After seeing the wonderful beauty of Staubbach Falls up close and personal, the next item on our itinerary had a lot to live up to. But we did not need to worry in the slightest. Trümmelbach Falls proved to be one of the most awe-inspiring sights we’d seen (and heard) in Switzerland.
Continuing on the path from Staubbach Falls deeper into the valley the sun was high in the sky and it was getting hotter. The cool water we felt on our faces moments earlier from the falls had dried up quickly and we were keen to find some shade. To reach Trümmelbach Falls we had to cross the valley which was easy on foot. And in the distance we could see some welcome relief in the form of shade from the sun. The cliffs were formed perfectly to provide shade at this time of day. We passed many lonely chalets along the way, magnificently set on the brilliantly green grass against the backdrop of mountains and waterfalls.
Trummelbach, Lauterbrunnen Valley, Switzerland, a photo by Flights. Camera. Satisfaction. on Flickr.
Once we had reached the shade, we took a moment to pause and rest on a bench just next to the river fed by the Trümmelbach Falls. A gulp of refreshing but by now warm water and we were on our way again. When we reached the bottom of the falls we realised it was quite a different proposition to those we had seen before. This was a tourist attraction with signs, buses, tour groups, and entry charge. Fortunately there was also a lift taking people to the top, which we were grateful for after a couple of hours on our feet. Waiting for the ascent, we looked up through the glass roof of the lift to try and see what might be waiting for us above. It was pitch black, darkness in every direction. This lift was going to be taking us deep into the cliffs that loom over the Lauterbrunnen valley.
Sitting in complete darkness as the lift rose steeply into the cliffs, we began to hear a sound which grew louder and louder as we neared the top. There was no mistaking it. The roaring, thundering sound of water powering through the caves we were about to enter. I had never heard anything like it. The Trümmelbach Falls are the largest subterranean falls in Europe carrying up to 20,000 litres of water per second, through a series of caves they alone have carved out of the cliffs they occupy. They are the sole outlet of glacier melt from the Jungfrau, Eiger and Mönch glaciers.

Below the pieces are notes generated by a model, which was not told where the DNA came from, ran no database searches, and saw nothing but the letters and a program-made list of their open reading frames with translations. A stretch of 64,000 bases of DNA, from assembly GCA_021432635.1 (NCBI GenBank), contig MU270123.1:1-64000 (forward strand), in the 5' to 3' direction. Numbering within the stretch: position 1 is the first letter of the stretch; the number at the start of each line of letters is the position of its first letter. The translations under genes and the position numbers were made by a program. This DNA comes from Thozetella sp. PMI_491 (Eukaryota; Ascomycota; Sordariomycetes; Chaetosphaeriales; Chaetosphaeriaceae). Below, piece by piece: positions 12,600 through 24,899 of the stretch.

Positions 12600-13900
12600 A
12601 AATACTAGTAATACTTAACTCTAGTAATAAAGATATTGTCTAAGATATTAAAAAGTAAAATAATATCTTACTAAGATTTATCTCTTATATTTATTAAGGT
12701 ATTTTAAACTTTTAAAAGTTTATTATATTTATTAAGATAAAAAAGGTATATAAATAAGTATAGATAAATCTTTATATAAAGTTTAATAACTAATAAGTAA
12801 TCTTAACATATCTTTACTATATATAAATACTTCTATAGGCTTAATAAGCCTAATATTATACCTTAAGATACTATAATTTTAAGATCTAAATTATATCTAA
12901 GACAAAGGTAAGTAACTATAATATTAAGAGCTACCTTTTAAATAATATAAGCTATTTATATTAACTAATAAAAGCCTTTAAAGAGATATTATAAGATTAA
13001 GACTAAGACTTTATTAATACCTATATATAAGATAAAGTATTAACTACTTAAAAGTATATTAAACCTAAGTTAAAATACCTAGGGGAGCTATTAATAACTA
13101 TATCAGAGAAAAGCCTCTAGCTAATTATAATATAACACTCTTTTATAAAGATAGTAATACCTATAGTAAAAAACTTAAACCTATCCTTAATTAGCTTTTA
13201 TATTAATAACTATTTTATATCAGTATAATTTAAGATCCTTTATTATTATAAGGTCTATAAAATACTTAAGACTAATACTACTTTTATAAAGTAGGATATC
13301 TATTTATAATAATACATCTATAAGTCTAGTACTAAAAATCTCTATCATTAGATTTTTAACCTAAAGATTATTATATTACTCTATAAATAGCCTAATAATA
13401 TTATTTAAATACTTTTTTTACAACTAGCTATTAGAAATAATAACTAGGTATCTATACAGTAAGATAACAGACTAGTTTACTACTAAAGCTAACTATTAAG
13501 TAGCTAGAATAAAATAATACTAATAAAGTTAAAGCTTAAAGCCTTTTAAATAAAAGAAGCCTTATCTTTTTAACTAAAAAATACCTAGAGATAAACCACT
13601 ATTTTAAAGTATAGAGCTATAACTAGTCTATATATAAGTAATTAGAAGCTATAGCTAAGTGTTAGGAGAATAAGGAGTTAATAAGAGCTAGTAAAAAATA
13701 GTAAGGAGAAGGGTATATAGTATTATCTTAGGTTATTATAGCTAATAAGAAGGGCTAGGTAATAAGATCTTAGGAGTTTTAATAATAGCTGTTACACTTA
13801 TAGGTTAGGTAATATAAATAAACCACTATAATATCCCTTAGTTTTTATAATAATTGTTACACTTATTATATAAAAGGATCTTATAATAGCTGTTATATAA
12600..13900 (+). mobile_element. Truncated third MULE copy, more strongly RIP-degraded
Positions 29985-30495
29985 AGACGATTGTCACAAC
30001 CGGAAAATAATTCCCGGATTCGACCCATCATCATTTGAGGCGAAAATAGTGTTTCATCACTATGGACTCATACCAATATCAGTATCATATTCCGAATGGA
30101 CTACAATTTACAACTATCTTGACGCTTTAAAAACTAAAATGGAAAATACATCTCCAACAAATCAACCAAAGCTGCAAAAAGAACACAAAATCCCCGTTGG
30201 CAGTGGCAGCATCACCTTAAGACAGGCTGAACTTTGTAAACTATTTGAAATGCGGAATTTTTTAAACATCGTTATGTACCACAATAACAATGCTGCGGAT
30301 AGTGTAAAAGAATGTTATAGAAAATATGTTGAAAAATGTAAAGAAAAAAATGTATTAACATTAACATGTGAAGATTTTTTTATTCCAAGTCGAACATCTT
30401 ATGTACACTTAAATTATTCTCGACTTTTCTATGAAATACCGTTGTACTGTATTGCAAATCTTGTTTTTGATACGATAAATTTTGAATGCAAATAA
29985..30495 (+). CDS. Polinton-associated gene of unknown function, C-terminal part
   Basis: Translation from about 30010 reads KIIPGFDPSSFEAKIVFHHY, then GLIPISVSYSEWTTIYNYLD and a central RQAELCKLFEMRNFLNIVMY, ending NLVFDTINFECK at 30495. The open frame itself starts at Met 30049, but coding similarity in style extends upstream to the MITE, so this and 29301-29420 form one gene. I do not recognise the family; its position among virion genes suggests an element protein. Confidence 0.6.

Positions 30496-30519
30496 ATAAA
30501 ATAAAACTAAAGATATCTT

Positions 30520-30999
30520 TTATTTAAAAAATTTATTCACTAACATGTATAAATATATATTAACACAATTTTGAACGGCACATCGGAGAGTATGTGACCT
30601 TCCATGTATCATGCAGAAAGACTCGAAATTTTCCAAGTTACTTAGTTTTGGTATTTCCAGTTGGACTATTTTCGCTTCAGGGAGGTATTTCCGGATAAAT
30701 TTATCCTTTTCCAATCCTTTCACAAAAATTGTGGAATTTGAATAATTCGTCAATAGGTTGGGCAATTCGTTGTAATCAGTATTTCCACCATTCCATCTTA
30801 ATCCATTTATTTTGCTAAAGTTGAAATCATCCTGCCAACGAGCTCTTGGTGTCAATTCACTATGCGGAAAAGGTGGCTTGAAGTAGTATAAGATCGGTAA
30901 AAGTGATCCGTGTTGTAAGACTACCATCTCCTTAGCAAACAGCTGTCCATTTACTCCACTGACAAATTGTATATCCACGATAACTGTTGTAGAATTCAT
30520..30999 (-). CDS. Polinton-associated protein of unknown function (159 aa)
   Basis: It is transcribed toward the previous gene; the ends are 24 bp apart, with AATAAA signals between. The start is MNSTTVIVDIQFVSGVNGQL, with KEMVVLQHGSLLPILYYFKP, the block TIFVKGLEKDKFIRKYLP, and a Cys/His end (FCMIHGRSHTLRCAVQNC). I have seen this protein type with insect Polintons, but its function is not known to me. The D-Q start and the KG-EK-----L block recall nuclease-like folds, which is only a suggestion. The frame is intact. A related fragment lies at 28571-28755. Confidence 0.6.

After exiting the lift we began to make our way around the series of dark, wet passages that tunnel their way around the falls. It was an assault on the senses, the sight and sound of the falls was breathtaking. Every now and then we’d catch a glimpse of sunlight creeping through the cracks high up in the caves, revealing beautiful colours in the cave walls. There was so much moisture in the air I was worried about my camera, which I was protecting like a baby on its first real trip out into the wild.
Watching our step on the slippery surface we followed the falls back down to ground level, where the final waterfall entered the river we had been resting by an hour earlier. Back at the entrance we took a pause and decided to head back to Lauterbrunnen on the local bus service that stops just outside the falls. It had been a fantastic day, and we looked forward to the next time we’d have the opportunity to return to this beautiful part of the world.
The Trümmelbach Falls are about half way between Lauterbrunnen and Stechelberg in the Lauterbrunnen Valley, Switzerland. They can be reached in about an hour of easy walking from Lauterbrunnen train station, or you can take a bus that stops right outside the entrance to the falls. It costs 12CHF to enter, and there is no extra charge to use the lift that takes you right to the top.
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